Earlier I talked about why you should care what queer Black women have to say. Now I'm going to talk about why a queer Black womanist liberation poesis matters to the people who seem most diametrically opposed to it, at least in principle - (presumably straight - but in theatre it matters a bit less) White men.
But first, a slight detour to provide a little context. Isaac is asking who the greatest living playwright of the English language is. Coming right on the heels of That Coversation, this seems a particularly intriguing juxtaposition. How many of us would be surprised if most, if not all, people on that list were White and/or male? Are we then to assume that the reason why we don't come across more Great Works of Theatre by women and/or people of color is because they simply can't hack it? If not, then what is it about our criteria for determining quality that makes it highly unlikely that a woman or a person of color (or - gasp! - a woman of color!!!) would appear on anyone's top ten lists for The Greatest?
It would be easy to dismiss this as a matter of taste, and I've often done just that. The fact of the matter is that in the world we live in, theatre is dominated by the tastes of well-off White dudes. There are already so many stories about how wonderful, special, and unique White men are (and how lucky we are that they're in charge!). But we already knew that. In my more cynical and self-doubting moments (which are more frequent than this blog makes apparent), I can get pretty down on myself for not being eager and/or able to make works supporting that fact. I can feel guilty and ashamed of myself because my energies are not spent toward silencing and erasing myself from my own stories. Yet this seems to be the exact reason why simply throwing up our hands and saying it's a matter of taste is the wrong way to go about it. It leaves the current system the way it is and limits opportunities for finding new ways of knowing and expressing - of being in the world.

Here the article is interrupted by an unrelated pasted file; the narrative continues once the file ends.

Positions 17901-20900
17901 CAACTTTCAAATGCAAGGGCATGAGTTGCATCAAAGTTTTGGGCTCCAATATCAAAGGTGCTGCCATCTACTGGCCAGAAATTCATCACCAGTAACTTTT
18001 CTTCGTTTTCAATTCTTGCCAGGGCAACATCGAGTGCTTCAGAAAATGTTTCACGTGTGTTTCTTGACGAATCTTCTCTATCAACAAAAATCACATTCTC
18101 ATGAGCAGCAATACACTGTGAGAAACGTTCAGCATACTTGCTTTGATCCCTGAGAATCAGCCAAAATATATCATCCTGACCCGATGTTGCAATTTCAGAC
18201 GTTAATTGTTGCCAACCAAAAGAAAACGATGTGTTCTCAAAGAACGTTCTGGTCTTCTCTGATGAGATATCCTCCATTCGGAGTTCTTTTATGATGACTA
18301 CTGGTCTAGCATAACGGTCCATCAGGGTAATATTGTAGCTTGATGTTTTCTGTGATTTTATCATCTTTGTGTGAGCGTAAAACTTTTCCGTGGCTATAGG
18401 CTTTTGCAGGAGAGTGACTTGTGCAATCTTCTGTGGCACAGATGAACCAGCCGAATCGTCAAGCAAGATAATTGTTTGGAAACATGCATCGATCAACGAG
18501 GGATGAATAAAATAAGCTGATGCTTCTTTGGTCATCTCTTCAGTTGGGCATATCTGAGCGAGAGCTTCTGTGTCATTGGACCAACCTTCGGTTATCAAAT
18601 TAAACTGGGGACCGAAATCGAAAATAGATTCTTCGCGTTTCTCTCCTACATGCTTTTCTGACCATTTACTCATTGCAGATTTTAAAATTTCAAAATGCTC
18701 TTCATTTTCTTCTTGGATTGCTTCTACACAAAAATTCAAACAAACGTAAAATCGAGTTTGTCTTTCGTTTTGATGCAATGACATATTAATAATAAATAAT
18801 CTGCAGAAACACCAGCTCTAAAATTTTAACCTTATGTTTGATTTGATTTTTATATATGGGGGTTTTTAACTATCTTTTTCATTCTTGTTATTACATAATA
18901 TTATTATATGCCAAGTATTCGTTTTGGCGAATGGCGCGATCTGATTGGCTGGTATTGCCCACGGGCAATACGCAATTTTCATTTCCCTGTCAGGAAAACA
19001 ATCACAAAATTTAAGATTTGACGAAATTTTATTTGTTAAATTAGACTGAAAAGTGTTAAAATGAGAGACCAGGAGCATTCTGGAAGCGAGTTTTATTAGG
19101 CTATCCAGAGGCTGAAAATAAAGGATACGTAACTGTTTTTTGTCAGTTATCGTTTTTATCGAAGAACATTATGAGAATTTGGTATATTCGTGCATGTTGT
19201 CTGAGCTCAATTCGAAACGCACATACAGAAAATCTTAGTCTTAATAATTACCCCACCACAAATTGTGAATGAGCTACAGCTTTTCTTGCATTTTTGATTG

I understand the desire to understand "pure" art uncontaminated by messy, chaotic life and dirty, nasty politics. I'm afraid that's impossible. Art for art's sake is dead, if it ever existed in the first place. This is especially true of theatre because it is the art form most intimately connected to life as it is lived (internally as well as externally). So, for me, discussing quality without addressing liberation is not wrong so much as incomplete.
Art does not need to serve a political agenda to be art. However, politics is a part of the human condition. I don't mean politics in the terms of law and government and policy, but in the terms of the power dynamics between people. As the art form that is, at its core and without exception, about people, theatre is - from initial concept to final curtain - innately political, even if particular political concepts and buzzwords are never uttered in the piece.
Personally, I believe that liberation is the most important act an individual or society can participate in. With various systems of oppression still in place, ideals like justice and freedom remain much too far out of reach for way too many people. Without justice and freedom, much of what we do is ultimately arbitrary and meaningless. I'm not here to convert anyone or convince anybody to agree, but if you want to understand how I define quality, you need to know this about me.